In our years of working with manufacturers — from high-tech electronic to automotive to medical device companies — we have learned the terms commonly used in their respective industries and compiled them into a list. Leverage this glossary to build your vocabulary of manufacturing acronyms and terms.
AML (Approved manufacturer list) A set of approved relationships between manufacturer parts and a company’s internally defined parts. Each relationship links a manufacturer’s part number to an internal part number and results from the R&D team’s identifying the third-party parts that can be used to satisfy the manufacturing demand for the internal part. All approved AML parts for each internal part can share a single inventory bin.
The relationship is usually represented this way:
APQP (Advanced product quality planning) A framework of procedures used to develop products in the automotive industry.
AVL (Approved vendor list) A list of all the vendors or suppliers approved by a company as sources from which to purchase materials.
BOM (Bill of materials) The list of parts or items that make up a product assembly. A complete product BOM often includes subassemblies, which may represent different steps in the assembly process. For instance, a lawn mower may include the following elements: a handle assembly, a metal deck assembly, a control assembly, a motor and a blade assembly.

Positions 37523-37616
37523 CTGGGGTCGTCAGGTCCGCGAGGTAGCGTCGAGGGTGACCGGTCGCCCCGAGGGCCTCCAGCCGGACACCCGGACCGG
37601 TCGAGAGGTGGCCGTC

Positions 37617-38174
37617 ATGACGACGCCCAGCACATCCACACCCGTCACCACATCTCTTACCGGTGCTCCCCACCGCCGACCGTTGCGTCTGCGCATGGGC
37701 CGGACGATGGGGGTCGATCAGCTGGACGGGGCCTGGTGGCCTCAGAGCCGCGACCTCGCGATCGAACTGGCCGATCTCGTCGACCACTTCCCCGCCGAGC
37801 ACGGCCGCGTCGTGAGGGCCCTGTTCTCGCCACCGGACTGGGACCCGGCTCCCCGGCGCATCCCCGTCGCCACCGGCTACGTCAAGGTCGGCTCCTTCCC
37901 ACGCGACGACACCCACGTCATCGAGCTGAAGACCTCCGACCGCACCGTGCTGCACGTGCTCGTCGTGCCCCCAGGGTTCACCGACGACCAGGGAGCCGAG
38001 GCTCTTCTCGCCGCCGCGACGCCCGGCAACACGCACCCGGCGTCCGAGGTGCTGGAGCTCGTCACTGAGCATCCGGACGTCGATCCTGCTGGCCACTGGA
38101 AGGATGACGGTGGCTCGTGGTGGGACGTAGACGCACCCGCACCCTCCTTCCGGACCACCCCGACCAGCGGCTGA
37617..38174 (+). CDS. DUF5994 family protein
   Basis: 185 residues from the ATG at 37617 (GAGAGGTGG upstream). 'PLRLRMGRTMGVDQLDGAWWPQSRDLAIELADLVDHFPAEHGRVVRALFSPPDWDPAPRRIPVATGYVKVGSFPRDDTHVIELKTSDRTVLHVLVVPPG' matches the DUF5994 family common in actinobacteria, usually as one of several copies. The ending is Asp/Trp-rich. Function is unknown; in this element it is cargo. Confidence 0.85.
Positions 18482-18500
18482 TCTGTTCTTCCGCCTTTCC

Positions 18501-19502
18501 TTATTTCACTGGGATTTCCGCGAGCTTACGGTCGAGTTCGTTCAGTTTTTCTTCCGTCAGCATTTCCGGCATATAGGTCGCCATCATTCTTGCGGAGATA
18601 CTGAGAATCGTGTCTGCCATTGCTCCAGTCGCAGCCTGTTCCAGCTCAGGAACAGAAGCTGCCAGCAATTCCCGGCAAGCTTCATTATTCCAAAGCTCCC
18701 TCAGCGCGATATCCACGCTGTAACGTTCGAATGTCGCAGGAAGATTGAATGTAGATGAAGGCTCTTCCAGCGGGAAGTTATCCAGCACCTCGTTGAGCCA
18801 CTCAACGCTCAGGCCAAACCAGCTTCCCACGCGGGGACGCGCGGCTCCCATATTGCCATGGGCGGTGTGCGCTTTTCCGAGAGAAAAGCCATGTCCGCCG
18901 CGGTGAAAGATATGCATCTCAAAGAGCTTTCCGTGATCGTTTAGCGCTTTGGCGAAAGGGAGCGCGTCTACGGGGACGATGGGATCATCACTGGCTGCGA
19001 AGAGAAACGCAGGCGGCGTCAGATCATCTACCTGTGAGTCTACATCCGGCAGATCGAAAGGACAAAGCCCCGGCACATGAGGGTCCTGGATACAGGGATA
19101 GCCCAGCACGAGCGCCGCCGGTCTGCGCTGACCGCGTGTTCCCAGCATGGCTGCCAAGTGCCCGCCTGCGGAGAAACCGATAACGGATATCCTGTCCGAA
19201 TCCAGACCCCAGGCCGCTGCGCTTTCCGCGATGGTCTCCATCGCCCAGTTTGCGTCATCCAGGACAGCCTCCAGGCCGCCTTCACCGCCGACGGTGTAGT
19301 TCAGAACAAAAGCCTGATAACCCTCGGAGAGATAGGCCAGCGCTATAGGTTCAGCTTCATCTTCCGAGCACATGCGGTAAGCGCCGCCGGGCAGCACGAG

For more information see this article, Creating a Bill of Materials.
BOM Level (Bill of materials level) The place occupied by a part or assembly in the hierarchy of a BOM.
CAD A system used to create physical designs, usually three-dimensional. Some examples of CAD software are SolidWorks by Dassault Systemes, Pro/ENGINEER by PTC and AutoCAD by Autodesk.
CAPA (Corrective action/protective action) A good manufacturing practice (GMP) concept, in which product failures are investigated in an attempt to correct their current occurrence (corrective action) and/or prevent similar occurrences in the future (protective action).
Change Management Process of creating, reviewing and gaining formal approval for engineering change requests, change orders and change notifications.
Change Order See ECN (engineering change notice) and ECO (engineering change order).
Change Request Outlines a problem and proposes an action to address the problem. Some types of change requests are: DCR (document change request), ECR (engineering change request), FFR (field failure request), MCR (manufacturing change request) and SCAR (supplier corrective action request).
Child Item An item that appears in the BOM of another item is said to be a child of that item. For example, a motor would be a child item in the lawn mower BOM example above (see BOM).